OK, this video is funny! Do you think it's deliberate that the white family doing Korean is mixing it up with Japanese and Chinese and who knows what-all fungible-Asian stereotypes? Or do you think the writers don't have a clue either?!
And it's also a good pair with this article, What's My Heritage? International Adoptions and the Culture Debate, from Brain,Child:
For an English speaker, “win” approximates Nguyen, one of the most common yet
elusive of Vietnamese names. Maybe Nick thinks we’ve cracked a secret code. He
told me recently that Nguyen Thanh Hiep is his true name.
At these moments, I’m sure my husband Rob and I are doing something right. Like many international-adoptive parents, we work hard to incorporate our son’s birth culture into our lives. For years, we’ve followed the formula for what’s sometimes called “culture keeping”: celebrating the main holidays from Nick’s birth culture; buying ethnic artwork, clothing, or food; spending time with other international adoptive families, perhaps going to a “culture camp” for a few days each summer.
Some would say I take it to extremes. I enrolled in a Vietnamese language class the year before Nick’s adoption in 2002. Last fall, I signed up for another course that meets five days a week. At the same time, I found a Vietnamese tutor for Nick.
In December, Rob and I took Nick on a trip to Vietnam, his first visit back to his birth country. But just weeks before we left, we found ourselves with a child melting down, who was terrified we’d leave him there, afraid we’d be disappointed if he didn’t like it. “I don’t want to go to Vietnam!” he howled. “I don’t want to go to Vietnam! I…don’t…want…to…go…to Vi-et-nam!”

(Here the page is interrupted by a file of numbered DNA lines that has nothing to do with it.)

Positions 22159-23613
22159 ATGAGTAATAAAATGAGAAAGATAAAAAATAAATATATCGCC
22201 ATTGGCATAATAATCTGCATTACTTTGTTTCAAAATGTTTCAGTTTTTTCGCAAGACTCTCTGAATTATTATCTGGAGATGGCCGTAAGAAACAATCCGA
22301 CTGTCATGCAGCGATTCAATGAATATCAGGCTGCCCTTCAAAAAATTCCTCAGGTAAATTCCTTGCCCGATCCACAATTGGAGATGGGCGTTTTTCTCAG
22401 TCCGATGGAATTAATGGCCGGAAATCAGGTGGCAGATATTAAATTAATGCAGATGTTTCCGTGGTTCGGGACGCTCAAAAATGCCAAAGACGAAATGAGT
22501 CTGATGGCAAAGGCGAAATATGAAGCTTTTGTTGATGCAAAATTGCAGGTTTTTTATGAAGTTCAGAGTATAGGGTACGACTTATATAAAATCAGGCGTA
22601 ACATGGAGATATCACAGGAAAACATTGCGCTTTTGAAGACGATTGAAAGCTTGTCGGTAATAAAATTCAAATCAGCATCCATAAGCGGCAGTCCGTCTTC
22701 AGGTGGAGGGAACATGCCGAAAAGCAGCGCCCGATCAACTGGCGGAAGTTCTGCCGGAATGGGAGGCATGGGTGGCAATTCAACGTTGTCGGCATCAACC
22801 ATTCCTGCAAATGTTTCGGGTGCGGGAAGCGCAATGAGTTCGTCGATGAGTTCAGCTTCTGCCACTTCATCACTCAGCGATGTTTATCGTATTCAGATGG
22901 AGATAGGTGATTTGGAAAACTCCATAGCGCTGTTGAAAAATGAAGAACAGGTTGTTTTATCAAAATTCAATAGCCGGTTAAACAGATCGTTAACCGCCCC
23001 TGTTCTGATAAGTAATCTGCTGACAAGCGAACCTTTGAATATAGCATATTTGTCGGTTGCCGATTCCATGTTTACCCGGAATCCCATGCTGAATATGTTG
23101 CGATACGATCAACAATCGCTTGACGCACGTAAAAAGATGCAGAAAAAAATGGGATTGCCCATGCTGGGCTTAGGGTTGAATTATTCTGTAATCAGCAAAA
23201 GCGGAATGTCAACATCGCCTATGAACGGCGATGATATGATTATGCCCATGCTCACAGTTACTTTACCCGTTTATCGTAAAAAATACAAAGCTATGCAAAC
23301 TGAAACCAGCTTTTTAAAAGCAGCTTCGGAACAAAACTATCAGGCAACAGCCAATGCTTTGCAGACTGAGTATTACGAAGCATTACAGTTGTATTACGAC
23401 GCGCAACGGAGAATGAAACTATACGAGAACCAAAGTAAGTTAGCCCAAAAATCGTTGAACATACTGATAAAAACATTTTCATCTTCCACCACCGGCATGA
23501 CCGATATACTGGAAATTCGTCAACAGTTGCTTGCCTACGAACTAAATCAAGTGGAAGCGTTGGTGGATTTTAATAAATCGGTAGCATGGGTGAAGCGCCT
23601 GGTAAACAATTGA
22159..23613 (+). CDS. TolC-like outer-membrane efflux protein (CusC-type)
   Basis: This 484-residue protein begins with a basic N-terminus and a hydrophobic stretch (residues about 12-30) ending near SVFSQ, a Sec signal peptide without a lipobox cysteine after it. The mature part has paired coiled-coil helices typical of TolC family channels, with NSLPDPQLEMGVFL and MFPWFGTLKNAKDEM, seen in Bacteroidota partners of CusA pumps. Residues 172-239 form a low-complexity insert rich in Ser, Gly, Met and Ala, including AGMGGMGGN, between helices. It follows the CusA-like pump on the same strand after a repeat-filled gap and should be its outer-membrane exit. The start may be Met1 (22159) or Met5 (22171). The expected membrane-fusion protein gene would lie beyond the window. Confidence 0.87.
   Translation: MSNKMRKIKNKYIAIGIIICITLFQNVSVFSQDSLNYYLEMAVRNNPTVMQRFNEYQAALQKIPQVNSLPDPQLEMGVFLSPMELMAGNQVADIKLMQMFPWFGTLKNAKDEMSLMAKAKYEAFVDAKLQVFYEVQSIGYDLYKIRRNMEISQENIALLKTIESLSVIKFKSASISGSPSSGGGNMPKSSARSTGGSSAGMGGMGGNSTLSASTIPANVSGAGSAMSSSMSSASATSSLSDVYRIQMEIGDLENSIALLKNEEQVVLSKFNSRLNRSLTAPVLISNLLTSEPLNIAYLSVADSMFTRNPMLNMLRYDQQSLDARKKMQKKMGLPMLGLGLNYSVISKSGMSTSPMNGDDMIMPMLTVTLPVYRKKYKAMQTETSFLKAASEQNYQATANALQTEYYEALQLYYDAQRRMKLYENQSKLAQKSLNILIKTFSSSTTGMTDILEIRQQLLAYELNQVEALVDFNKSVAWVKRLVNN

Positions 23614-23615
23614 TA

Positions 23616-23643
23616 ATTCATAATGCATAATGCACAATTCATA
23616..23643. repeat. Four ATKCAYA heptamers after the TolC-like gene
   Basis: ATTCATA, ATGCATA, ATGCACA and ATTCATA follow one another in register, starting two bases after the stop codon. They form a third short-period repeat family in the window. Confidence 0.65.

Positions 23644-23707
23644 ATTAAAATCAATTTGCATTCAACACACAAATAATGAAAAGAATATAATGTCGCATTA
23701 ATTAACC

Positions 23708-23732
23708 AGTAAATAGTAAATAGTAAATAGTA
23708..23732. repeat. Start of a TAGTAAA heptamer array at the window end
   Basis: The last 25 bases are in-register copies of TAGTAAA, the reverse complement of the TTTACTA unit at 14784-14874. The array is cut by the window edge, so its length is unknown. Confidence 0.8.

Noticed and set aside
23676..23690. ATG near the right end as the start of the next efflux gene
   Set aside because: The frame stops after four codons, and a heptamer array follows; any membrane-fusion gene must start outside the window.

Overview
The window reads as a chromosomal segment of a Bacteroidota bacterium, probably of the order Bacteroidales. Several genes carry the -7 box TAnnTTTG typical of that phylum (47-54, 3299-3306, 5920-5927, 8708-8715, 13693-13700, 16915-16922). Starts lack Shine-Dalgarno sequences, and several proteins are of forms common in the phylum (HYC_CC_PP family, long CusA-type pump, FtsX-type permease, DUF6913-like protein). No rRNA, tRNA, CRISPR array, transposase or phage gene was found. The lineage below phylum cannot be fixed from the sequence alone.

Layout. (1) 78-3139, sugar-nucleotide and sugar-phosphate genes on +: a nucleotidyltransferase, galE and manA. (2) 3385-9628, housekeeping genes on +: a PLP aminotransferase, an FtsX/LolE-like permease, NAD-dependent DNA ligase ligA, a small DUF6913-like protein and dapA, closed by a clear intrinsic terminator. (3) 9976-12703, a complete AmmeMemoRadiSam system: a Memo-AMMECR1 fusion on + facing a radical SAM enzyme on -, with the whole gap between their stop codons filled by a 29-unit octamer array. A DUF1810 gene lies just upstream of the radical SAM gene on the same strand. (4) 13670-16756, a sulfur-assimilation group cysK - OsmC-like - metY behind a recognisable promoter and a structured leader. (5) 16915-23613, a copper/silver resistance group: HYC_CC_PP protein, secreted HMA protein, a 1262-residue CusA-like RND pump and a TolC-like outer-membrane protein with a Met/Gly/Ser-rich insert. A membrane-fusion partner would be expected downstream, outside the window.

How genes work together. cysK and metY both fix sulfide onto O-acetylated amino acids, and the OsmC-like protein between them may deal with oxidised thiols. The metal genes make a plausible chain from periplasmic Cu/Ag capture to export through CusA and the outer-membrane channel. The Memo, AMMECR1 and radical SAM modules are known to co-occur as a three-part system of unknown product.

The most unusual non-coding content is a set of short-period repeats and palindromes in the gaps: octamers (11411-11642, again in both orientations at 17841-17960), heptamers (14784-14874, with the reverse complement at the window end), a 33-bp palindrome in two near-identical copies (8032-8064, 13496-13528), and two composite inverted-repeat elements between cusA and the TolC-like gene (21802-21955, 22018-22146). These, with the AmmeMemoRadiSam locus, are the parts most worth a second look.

It was then that I thought maybe I’d gone too far. Was I doing this more for myself than for Nick?
I know the caveats. He was too young; it’s normal for a first grader to be contrary. All true, and he often infuriated me in Vietnam. I was proud when he told people his name in Vietnamese, but I never felt at ease. We were on public display more than in any American hospital hallway. I worried for my boy when saleswomen fussed over the long rattail in his hair, fingering it, saying he was “lucky.” I kept wanting to hug his tense little face against my chest.
Since our trip, I’ve talked to people inside the adoption community and out: other parents, adoptees, social scientists, Vietnamese Americans. Going overboard can be worse than doing nothing at all, so I wonder and fret: How much should I push cultural activities onto my son? How much of his birth culture is it healthy for him to keep as he grows—and how much is confusing or harmful, a kitschy pastiche that will leave him permanently unmoored?
Can you say "balance," anyone?!